Donald Trump’s horrifying post-election Twitter spree continued apace on Tuesday morning when the president-elect declared that flag-burning should be outlawed in the United States, possibly in response to reports that college students protesting his victory burned an American flag.
Nobody should be allowed to burn the American flag - if they do, there must be consequences - perhaps loss of citizenship or year in jail!— Donald J. Trump (@realDonaldTrump) November 29, 2016
First, the obvious: The Supreme Court has repeatedly held that flag-burning is a form of symbolic speech protected by the First Amendment. In 1989 and 1990, the court struck down state and federal flag desecration bans as unconstitutional censorship. It is “a bedrock principle underlying the First Amendment,” the court explained, that “the government may not prohibit the expression of an idea simply because society finds the idea itself offensive or disagreeable.” Flag-burning is a quintessential form of dissent, a forceful protest against the United States itself. Such political expression lies at the heart of the First Amendment. “We do not consecrate the flag by punishing its desecration,” the court wrote in 1989’s Texas v. Johnson, “for in doing so we dilute the freedom that this cherished emblem represents.”
Second, the less obvious: The involuntary loss of citizenship for engaging in dissent would constitute an outrageous violation of the Constitution’s most critical guarantees. Free speech issues aside, revocation of a flag-burner’s citizenship without his consent would violate both the Eighth Amendment’s ban on cruel and unusual punishments as well as the Due Process Clause of the Fifth Amendment, which bars punitive expatriation.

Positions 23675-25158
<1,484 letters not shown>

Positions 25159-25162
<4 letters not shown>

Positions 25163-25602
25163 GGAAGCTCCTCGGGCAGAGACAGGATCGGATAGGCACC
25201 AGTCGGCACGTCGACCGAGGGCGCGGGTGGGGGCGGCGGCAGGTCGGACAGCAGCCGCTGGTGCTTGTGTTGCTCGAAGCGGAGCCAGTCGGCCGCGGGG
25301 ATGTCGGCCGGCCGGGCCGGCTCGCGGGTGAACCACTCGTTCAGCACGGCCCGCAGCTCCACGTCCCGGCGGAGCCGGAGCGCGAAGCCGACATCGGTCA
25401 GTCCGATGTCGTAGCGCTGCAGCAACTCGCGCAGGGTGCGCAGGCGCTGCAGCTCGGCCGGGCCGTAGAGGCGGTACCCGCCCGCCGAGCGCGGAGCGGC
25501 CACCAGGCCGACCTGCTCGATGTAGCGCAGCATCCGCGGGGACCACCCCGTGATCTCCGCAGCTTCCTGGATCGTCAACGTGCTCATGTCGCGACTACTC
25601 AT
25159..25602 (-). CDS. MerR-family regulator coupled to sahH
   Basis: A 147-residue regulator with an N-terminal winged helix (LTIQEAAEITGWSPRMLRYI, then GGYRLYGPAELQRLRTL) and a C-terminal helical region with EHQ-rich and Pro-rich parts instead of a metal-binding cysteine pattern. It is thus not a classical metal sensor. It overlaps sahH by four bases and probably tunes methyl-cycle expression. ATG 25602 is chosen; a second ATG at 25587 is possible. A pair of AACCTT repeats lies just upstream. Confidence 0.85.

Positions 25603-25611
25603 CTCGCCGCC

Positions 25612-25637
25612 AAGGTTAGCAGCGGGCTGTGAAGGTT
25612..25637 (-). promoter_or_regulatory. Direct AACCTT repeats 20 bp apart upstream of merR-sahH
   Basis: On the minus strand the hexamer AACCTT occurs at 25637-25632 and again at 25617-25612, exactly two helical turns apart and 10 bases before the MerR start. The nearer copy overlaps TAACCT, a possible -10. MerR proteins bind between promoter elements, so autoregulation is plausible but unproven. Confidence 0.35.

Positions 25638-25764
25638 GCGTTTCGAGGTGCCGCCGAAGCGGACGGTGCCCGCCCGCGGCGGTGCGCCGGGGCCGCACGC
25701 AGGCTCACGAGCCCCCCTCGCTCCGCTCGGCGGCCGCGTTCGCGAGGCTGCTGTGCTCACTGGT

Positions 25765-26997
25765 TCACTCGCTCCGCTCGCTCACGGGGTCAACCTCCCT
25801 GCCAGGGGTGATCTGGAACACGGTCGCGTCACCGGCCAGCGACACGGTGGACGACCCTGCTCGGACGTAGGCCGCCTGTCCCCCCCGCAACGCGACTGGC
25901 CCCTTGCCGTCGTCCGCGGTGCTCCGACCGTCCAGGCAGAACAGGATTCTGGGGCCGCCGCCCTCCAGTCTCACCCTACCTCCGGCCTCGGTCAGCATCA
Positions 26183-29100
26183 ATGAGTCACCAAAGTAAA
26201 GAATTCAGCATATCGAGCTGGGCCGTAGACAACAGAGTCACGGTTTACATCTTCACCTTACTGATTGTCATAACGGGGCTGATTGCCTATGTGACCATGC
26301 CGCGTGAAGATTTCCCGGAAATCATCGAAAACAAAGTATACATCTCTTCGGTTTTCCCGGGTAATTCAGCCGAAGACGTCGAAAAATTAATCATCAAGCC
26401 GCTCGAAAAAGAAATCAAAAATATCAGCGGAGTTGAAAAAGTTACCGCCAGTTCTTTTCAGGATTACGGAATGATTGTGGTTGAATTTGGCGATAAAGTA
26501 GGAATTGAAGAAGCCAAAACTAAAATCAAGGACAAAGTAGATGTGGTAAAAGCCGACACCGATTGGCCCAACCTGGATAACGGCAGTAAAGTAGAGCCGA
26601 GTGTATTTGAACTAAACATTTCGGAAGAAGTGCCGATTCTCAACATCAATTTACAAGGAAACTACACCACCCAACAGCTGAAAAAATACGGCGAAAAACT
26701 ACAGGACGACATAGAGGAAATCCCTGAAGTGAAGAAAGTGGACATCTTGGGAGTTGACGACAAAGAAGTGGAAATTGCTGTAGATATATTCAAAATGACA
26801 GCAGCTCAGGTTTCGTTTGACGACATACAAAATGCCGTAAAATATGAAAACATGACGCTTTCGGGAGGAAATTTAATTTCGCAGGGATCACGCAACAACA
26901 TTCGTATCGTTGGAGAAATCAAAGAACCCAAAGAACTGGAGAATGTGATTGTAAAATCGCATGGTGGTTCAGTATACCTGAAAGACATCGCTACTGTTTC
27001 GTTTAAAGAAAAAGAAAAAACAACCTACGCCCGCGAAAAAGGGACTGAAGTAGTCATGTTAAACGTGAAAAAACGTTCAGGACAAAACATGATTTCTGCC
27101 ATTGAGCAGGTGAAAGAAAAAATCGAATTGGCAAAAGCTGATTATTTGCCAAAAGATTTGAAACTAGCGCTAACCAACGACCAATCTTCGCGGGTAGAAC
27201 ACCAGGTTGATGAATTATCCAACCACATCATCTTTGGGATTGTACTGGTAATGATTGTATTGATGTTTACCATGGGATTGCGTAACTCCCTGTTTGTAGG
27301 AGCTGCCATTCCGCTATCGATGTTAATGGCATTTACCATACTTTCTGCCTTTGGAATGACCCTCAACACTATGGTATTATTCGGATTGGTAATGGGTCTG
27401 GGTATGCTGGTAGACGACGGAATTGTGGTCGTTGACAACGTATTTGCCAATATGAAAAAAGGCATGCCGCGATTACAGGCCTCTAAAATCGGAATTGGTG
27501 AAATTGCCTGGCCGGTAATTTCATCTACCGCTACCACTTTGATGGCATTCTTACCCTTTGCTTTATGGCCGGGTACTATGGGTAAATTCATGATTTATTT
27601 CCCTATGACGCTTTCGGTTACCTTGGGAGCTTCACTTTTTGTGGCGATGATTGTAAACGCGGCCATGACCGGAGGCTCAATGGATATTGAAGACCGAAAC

Trump appears to believe that the government can revoke a dissenter’s citizenship—and, along with it, a panoply of constitutional rights, including the right to vote—because her speech is exceptionally noxious. This specious conception of citizenship as a privilege to be stripped of dissidents reflects Trump’s authoritarian impulse to control the thoughts of the citizenry by chilling and punishing dissent. Indeed, Trump even believes that citizens who fail to comply with the patriotic orthodoxy should be thrown in prison, a classic method of authoritarian indoctrination.
Third, the bizarre: Trump has repeatedly praised Justice Antonin Scalia’s legacy and insisted that he plans to appoint a justice in his mold. Yet Scalia was perhaps the court’s fiercest defender of the rights of flag-burners. He provided the fifth vote in Texas v. Johnson, the 5–4 ruling invalidating flag desecration bans, and dominated oral arguments in the case. From his perch on the bench, Scalia deftly revealed the contradiction at the heart of Texas’ argument: The government asserted that it banned flag desecration not as a means of censorship, but to preserve its status as a national symbol; Scalia pointed out that its status as a national symbol is precisely why its desecration is such a powerful, and protected, form of expression.
One final point: Trump’s tweet presents an important test for Republicans. In response to Democrats’ efforts to overturn Citizens United and restore campaign finance reform, many Republicans alleged that the Democratic Party wished to “repeal the First Amendment.” Now the GOP’s leader, the president-elect of the United States, has promoted a policy that would directly violate the First, Fifth, and Eighth Amendments. His proposal involves, quite literally, throwing dissenters in prison, nullifying their right to vote, and potentially expelling them from the country. All for expressing themselves in a manner Trump dislikes.
This unconstitutional crackdown on free speech has no place in American political discourse. Yet so far, only Senate Majority Leader Mitch McConnell, a longtime defender of flag-burning rights, has criticized Trump’s tweet with appropriate vigor. The silence or tepid ambivalence of other Republican leaders should alarm us all. These men and women would do well to remember the Supreme Court’s admonition against mandatory displays of patriotism—which is, unfortunately, more relevant today than it has been for decades. As Justice Robert Jackson wrote in defending Jehovah’s Witnesses’ right to not salute the flag: “Those who begin coercive elimination of dissent soon find themselves exterminating dissenters. Compulsory unification of opinion achieves only the unanimity of the graveyard.”